J.P. STADTMUELLER, District Judge.
Brenda Mass filed a complaint in this matter and a motion for leave to proceed in forma pauperis. (Docket #1 and #2). The Court may grant Plaintiff's motion to proceed in forma pauperis if it determines that: (1) Plaintiff is truly indigent and unable to pay the costs of commencing this action; and (2) Plaintiff's action is neither frivolous nor malicious. 28 U.S.C. §§ 1915(a), (e)(2). As to the first requirement, the privilege to proceed without payment of costs and fees "is reserved to the many truly impoverished litigants who . . . would remain without legal remedy if such privilege were not afforded to them." Brewster v. N. Am. Van Lines, Inc., 461 F.2d 649, 651 (7th Cir. 1972). Plaintiff does not satisfy that definition in this case.
In her motion for leave to proceed in forma pauperis, Plaintiff made statements about her income and expenses under oath. (Docket #2). Plaintiff indicates that she is unemployed and that she has two minor children who are dependent on her. Id. at 2. Plaintiff's spouse earns nearly $3,300 per month, has a 401(k) of approximately $20,000, and the family owns two vehicles whose values are unstated. Id. at 3-4. Plaintiff avers that her family's expenses are about $3,200 per month, though she only itemizes about $2,000 of that figure. Id. at 4. The Court is left to guess what expenses form the remaining $1,200 per month. Plaintiff explains that the family has difficulty paying bills because they are currently in bankruptcy. Id. at 5.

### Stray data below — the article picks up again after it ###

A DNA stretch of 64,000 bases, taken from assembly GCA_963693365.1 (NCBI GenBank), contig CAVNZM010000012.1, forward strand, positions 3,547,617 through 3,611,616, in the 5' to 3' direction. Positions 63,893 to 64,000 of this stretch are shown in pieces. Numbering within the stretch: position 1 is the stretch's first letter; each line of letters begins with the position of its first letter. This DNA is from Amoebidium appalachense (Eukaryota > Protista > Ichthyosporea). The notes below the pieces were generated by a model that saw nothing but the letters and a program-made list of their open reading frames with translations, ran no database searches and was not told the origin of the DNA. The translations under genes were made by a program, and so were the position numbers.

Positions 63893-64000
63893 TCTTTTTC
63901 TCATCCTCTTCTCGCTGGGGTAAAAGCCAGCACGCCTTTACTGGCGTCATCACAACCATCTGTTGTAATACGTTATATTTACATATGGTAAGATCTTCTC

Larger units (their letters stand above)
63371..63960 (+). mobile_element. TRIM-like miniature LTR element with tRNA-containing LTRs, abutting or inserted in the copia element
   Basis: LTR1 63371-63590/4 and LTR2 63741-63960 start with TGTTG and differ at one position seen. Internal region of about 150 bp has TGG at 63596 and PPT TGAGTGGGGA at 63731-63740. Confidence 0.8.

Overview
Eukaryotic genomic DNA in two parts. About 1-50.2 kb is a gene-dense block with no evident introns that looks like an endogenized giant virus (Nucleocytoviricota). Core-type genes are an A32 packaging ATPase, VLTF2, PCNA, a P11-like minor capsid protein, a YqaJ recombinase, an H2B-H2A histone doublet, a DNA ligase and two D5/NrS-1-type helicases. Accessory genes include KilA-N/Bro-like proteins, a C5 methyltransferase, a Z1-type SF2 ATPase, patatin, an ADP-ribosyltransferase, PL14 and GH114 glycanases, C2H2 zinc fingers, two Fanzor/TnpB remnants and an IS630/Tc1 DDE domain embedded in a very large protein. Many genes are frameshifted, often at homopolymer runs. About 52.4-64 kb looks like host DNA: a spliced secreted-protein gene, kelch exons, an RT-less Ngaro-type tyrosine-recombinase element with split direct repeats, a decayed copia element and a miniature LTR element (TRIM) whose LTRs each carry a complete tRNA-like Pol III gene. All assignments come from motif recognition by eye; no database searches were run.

Even as stated in her motion, Plaintiff's monthly income slightly exceeds her expenses, militating away from a finding of indigence. Further, she fails to account for a substantial portion of her expenses. Again, in forma pauperis status is a privilege and Plaintiff cannot earn it without a complete and truthful disclosure of her finances. Finally, her overall family resources are substantial, even if paying certain bills may be burdensome. In sum, the Court cannot fairly conclude that Plaintiff is indigent for the purpose of Sections 1915(a) and (e)(2). While the Court acknowledges that it may be difficult for Plaintiff to pay the filing fee, it is not clear that Plaintiff would be unable "to provide [her]self . . . with the necessities of life" if required to pay, and so the Court cannot find her indigent. Adkins v. E.I. DuPont de Nemours & Co., 335 U.S. 331, 339 (1948).
Because the Court finds that Plaintiff is able to pay the filing fee, and so is not indigent, the Court will deny her motion for leave to proceed in forma pauperis and require her to pay that fee within 14 days. If she fails to pay that fee, the Court will dismiss this action without prejudice and without further notice.